Should I transfer my final salary pension?
You can transfer a final salary workplace pension to unlock the cash from it, but you need to be aware of all the facts before you consider transferring a final salary pension.
What are the benefits of final salary pensions?
Defined benefit and final salary pensions give you a guaranteed income when you come to retire, which often rises with inflation each year and pays attractive death benefits to your surviving spouse.
To get a guaranteed, inflation-linked income with a defined contribution pension, you would need to buy an annuity. For example, a pension pot worth £500,000 would only buy you an annual income of just over £15,000 a year.
That is why it is usually best to leave your money in a final salary pension rather than transfer it to a defined contribution scheme.
Why transfer my final salary pension?
As part of the April 2015 pension freedoms, you may be permitted to transfer from a private defined benefit scheme to a defined contribution pension after taking advice from a regulated financial advisor.
If you have a defined contribution pension, you can withdraw as little or as much as you like from the age of 55; managing your savings more flexibly through income drawdown, rather than having to buy an annuity.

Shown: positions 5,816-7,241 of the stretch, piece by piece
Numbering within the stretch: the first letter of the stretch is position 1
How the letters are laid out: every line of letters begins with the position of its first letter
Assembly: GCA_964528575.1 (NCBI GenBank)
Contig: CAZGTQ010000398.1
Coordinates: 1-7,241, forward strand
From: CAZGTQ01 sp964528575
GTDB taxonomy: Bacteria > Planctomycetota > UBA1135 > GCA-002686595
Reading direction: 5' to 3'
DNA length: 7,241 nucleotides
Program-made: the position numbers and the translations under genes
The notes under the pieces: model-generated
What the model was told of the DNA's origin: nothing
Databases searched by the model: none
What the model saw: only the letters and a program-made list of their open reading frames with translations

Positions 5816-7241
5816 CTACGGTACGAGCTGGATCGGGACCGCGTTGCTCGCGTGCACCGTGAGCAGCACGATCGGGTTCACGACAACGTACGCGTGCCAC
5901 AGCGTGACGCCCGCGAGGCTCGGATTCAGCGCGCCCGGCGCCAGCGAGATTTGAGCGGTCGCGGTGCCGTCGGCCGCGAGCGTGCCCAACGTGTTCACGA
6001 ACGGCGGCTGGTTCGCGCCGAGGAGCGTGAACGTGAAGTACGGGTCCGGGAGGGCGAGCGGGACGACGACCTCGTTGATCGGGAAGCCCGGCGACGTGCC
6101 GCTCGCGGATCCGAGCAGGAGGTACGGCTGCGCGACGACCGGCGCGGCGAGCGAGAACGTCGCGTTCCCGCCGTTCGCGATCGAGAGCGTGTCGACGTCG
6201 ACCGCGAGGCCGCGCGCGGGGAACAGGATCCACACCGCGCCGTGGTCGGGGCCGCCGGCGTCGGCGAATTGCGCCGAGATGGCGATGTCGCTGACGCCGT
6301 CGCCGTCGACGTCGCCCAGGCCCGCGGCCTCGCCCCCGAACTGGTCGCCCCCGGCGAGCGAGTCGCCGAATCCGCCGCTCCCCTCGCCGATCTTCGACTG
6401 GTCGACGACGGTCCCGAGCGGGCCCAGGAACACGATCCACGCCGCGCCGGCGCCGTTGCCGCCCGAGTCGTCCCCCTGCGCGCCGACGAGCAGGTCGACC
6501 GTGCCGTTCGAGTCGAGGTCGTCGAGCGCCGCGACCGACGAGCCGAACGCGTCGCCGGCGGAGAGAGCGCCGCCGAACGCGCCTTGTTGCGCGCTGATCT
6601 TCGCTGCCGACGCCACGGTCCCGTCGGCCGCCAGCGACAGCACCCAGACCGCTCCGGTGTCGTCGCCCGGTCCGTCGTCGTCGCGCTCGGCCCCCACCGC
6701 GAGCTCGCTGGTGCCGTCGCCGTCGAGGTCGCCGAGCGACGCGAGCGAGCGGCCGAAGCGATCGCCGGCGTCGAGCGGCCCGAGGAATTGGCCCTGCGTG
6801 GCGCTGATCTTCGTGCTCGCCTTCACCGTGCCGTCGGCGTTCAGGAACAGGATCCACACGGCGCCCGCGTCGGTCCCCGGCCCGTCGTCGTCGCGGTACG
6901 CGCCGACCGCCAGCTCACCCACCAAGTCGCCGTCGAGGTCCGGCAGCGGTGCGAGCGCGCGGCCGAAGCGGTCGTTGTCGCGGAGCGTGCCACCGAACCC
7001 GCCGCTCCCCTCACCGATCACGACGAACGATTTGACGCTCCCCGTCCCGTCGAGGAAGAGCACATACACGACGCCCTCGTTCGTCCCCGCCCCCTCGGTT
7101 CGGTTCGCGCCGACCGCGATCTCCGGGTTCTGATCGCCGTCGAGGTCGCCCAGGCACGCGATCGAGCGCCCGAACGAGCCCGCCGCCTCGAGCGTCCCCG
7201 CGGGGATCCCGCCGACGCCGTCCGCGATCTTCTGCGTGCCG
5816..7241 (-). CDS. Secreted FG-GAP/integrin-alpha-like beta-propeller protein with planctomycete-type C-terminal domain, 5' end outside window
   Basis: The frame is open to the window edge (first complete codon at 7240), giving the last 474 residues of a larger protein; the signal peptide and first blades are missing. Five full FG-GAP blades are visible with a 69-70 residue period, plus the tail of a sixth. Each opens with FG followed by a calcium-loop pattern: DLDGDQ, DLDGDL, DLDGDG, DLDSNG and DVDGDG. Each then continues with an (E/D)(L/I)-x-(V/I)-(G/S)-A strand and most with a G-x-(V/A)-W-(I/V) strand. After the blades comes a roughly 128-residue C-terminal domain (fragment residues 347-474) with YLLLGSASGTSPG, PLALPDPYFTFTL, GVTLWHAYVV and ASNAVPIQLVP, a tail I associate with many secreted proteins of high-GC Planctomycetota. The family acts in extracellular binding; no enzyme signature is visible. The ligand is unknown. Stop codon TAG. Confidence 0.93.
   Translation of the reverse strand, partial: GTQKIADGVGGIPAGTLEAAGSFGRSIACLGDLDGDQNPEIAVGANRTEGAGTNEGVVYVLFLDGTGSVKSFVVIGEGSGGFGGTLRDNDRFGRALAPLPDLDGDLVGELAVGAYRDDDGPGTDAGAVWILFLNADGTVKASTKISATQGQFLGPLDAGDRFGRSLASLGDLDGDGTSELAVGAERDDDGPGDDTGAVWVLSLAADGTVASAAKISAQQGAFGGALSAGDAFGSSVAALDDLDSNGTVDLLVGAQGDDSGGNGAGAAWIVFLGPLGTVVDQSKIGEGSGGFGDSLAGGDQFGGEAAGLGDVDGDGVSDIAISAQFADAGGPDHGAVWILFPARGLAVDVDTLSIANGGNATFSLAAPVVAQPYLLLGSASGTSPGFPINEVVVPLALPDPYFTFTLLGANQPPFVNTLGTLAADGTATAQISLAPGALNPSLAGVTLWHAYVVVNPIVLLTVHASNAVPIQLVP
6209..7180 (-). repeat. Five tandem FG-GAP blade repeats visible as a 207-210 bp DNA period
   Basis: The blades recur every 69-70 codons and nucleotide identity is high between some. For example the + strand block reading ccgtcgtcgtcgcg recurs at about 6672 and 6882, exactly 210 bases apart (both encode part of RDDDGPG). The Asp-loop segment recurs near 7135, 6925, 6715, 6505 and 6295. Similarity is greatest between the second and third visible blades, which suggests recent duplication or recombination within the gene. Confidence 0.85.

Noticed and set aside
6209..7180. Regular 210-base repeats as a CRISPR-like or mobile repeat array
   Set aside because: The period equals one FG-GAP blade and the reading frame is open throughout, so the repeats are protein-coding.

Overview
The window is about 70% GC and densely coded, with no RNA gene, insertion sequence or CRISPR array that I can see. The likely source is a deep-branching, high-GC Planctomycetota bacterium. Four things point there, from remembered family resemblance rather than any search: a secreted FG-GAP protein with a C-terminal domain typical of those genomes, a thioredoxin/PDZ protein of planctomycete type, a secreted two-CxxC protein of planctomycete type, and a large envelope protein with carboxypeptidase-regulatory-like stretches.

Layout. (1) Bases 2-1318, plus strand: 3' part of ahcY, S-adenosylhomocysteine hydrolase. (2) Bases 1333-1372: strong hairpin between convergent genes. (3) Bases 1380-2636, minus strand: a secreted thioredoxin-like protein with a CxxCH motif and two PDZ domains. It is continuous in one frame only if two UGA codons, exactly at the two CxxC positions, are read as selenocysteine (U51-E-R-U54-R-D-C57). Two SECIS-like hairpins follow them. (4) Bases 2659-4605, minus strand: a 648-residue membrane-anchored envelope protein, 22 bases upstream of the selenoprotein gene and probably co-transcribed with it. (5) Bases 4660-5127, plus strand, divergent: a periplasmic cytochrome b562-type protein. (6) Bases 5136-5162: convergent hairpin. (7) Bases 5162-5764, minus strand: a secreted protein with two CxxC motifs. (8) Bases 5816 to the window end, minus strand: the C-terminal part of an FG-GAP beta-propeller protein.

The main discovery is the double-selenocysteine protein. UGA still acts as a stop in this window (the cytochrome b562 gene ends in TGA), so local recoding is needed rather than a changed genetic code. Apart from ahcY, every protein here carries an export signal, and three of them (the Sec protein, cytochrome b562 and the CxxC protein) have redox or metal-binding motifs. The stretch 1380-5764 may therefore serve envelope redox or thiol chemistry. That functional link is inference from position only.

Inheritance tax benefits
Another change is the removal of the 55% tax on your remaining pension pot after you die. Under the current rules, if you die under the age of 75, your funds can be inherited tax free. If you die aged over 75, it can be passed on as a lump sum subject to income tax at your recipients personal rate.
How much will I get if I transfer my final salary pension?
If you do decide to transfer your final salary pension, the amount you get to invest is known as the ‘cash equivalent transfer value’, which is calculated by your final salary scheme.
You must then invest this ‘amount’ in either a pension scheme with another employer or a personal, self-invested or stakeholder pension.
The cash-equivalent transfer value is basically the amount of money your pension scheme would need today to make sure it could cover the cost of the benefits you were guaranteed to receive in the future, were you not to cash them in.
Usually, transfer values have been calculated as a multiple of around 20 times the annual income due at retirement.
For example, a final salary pension worth £10,000 a year would produce a lump sum of £200,000. More recently, transfer values of 30-40 times the final salary benefits have been offered.
High transfer values have been driven by two main factors – companies’ desire to reduce their schemes’ liabilities and the current low-interest-rate environment.
The two are linked. Low interest rates over the past decade have meant low gilt yields, and as pension schemes are funded by investments in gilts, companies are finding it harder to afford promised pension benefits. They have offered higher or ‘enhanced’ transfer values, as a result, to rid themselves of future pension liabilities.
Gilts and your final salary pension